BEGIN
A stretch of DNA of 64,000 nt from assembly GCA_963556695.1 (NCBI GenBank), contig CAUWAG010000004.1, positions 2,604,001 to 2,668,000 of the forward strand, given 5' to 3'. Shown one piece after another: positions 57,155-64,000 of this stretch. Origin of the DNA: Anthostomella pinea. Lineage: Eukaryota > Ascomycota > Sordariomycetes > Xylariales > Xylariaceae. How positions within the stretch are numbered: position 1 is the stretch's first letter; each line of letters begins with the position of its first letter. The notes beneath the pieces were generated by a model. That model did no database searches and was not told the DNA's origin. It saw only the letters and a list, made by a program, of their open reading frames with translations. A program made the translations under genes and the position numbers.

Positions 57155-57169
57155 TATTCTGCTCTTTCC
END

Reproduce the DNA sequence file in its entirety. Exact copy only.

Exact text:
A stretch of DNA of 64,000 nt from assembly GCA_963556695.1 (NCBI GenBank), contig CAUWAG010000004.1, positions 2,604,001 to 2,668,000 of the forward strand, given 5' to 3'. Shown one piece after another: positions 57,155-64,000 of this stretch. Origin of the DNA: Anthostomella pinea. Lineage: Eukaryota > Ascomycota > Sordariomycetes > Xylariales > Xylariaceae. How positions within the stretch are numbered: position 1 is the stretch's first letter; each line of letters begins with the position of its first letter. The notes beneath the pieces were generated by a model. That model did no database searches and was not told the DNA's origin. It saw only the letters and a list, made by a program, of their open reading frames with translations. A program made the translations under genes and the position numbers.

Positions 57155-57169
57155 TATTCTGCTCTTTCC